9th May (’22): Victory Day (Russia and many eastern countries)

Victory Day] is a holiday that commemorates the victory over Nazi Germany in 1945. It was first inaugurated in the 15 republics of the Soviet Union, following the signing of the German Instrument of Surrender late in the evening on 8 May 1945 (after midnight, thus on 9 May Moscow Time). The Soviet government announced the victory early on 9 May after the signing ceremony in Berlin. Although the official inauguration occurred in 1945, the holiday became a non-labor day only in 1965, and only in certain Soviet republics.

In East Germany, 8 May was observed as Liberation Day from 1950 to 1966, and was celebrated again on the 40th anniversary in 1985. In 1967, a Soviet-style “Victory Day” was celebrated on 8 May. Since 2002, the German state of Mecklenburg-Vorpommern has observed a commemoration day known as the Day of Liberation from National Socialism, and the End of the Second World War.

The Russian Federation has officially recognized 9 May since its formation in 1991 and considers it a non-working holiday even if it falls on a weekend (in which case any following Monday will be a non-working holiday). The holiday was similarly celebrated there while the country was part of the Soviet Union. Most other countries in Europe observe Victory in Europe Day (often abbreviated to VE Day, or V-E Day), 8 May, as a national remembrance or victory day.

9th May (’22): Europe Day

Europe Day is a day celebrating “peace and unity in Europe” celebrated on 5 May by the Council of Europe and on 9 May by the European Union.

The first recognition of Europe Day was by the Council of Europe, introduced in 1964. The European Union later started to celebrate its own European Day in commemoration of the 1950 Schuman Declaration, leading it to be referred to by some as “Schuman Day” or “Day of the united Europe”. Both days are celebrated by displaying the Flag of Europe.

The Council of Europe was founded on 5 May 1949, and hence it chose that day for its celebrations when it established the holiday in 1964.

The “Europe Day” of the EU was introduced in 1985 by the European Communities (the predecessor organisation of the EU). The date commemorates the Schuman Declaration of 9 May 1950, put forward by Robert Schuman, which proposed the pooling of French and West German coal and steel industries. This led to the creation of the European Coal and Steel Community, the first European Community, established on 18 April 1951.

A “raft of cultural icons” was launched by the European Commission in 1985, in reaction to the report by the ad hoc commission “for a People’s Europe” chaired by Pietro Adonnino. The aim was to facilitate European integration by fostering a Pan-European identity among the populations of the EC member states. The European Council adopted “Europe Day” along with the flag of Europe and other items on 29 June 1985, in Milan.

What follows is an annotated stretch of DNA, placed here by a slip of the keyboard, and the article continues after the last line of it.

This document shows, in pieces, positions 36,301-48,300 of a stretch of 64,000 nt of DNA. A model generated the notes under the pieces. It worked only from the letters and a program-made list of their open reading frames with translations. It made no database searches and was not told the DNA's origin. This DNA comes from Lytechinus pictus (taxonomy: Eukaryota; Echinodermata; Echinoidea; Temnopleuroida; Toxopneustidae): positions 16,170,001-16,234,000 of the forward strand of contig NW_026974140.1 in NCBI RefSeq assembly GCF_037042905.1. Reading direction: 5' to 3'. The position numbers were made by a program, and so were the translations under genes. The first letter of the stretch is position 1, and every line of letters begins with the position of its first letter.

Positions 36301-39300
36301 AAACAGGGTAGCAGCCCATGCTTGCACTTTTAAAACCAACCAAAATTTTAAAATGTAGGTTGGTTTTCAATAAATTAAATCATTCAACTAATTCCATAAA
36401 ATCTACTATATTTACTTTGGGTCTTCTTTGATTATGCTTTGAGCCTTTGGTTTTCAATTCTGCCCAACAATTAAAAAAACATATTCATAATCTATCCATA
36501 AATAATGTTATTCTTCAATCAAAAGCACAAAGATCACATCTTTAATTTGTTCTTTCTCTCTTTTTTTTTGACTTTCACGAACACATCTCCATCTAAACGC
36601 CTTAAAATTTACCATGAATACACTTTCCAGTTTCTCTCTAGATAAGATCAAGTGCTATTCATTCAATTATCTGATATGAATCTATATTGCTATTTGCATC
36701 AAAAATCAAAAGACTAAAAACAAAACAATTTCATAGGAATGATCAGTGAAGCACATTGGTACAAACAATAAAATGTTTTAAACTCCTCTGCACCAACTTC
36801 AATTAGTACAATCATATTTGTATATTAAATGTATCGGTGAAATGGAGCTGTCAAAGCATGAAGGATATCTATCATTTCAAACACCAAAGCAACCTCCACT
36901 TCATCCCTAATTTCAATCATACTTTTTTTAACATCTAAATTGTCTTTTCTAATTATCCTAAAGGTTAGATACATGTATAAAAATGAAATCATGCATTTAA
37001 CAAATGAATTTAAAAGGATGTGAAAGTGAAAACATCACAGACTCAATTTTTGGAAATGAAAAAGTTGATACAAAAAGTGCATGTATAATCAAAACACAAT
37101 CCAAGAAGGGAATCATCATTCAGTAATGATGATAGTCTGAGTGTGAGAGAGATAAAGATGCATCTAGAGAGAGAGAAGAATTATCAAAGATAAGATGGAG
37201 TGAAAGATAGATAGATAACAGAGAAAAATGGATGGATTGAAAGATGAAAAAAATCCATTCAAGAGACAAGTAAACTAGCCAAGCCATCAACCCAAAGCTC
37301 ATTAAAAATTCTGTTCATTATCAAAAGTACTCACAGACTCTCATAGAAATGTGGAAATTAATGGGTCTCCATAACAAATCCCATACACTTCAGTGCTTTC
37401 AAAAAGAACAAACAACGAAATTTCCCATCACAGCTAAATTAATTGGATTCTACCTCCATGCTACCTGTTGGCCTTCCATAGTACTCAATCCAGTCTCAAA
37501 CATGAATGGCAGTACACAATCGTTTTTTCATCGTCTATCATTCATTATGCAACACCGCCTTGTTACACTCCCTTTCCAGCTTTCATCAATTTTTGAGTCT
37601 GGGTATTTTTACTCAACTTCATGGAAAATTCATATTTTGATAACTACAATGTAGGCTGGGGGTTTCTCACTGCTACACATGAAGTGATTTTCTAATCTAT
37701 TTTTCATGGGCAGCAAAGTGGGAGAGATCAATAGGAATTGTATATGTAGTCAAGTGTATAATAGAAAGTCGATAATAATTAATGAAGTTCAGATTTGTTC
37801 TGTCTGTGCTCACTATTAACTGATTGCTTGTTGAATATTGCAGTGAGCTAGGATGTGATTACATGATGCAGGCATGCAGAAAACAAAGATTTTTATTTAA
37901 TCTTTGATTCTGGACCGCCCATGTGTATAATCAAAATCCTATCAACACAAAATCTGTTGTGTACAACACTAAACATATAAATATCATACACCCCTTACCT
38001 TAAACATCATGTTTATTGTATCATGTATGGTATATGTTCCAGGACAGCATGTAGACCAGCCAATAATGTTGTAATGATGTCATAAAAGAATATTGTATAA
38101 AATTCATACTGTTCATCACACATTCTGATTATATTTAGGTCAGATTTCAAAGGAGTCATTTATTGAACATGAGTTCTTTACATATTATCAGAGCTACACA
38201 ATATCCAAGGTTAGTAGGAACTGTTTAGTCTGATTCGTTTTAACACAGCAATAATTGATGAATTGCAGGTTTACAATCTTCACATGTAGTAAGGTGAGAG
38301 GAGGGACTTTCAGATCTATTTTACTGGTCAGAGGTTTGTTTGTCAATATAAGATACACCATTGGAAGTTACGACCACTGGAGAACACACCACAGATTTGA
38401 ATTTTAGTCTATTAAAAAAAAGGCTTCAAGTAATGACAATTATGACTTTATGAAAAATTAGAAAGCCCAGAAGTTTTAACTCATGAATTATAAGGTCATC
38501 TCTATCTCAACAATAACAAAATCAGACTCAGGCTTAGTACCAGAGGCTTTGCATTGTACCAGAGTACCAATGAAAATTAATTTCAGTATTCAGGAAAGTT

Following the foundation of the European Union in 1993, observance of Europe Day by national and regional authorities increased significantly. Germany in particular has gone beyond celebrating just the day, since 1995 extending the observance to an entire “Europe Week” (Europawoche ) centered on 9 May. In Poland, the Schuman Foundation, a Polish organisation advocating European integration established in 1991, first organised its Warsaw Schuman Parade on Europe Day 1999, at the time advocating the accession of Poland to the EU.

Observance of 9 May as “Europe Day” was reported “across Europe” as of 2008. In 2019, 9 May became an official public holiday in Luxembourg each year, to mark Europe Day. The EU’s choice of the date of foundation of the European Coal and Steel Community rather than that of the EU itself established a narrative in which Schuman’s speech, concerned with inducing economic growth and cementing peace between France and Germany, is presented as anticipating a “vocation of the European Union to be the main institutional framework” for the much further-reaching European integration of later decades.

The European Constitution would have legally enshrined all the European symbols in the EU treaties, however the treaty failed to be ratified in 2005, and usage would continue only in the present de facto manner. The Constitution’s replacement, the Treaty of Lisbon, contains a declaration by sixteen members supporting the symbols. The European Parliament “formally recognised” Europe Day in October 2008.

Flo’s Take On The House In The Wood — derrickjknight

As will be seen from yesterday’s post, Florence accompanied us on our visit to this glorious garden. She produced her own splendid photographic record. I am particularly grateful to her for the images created from beside the lake which I, adjudging the descent too precarious, was unable to reach. As usual each of these images […]

Flo’s Take On The House In The Wood — derrickjknight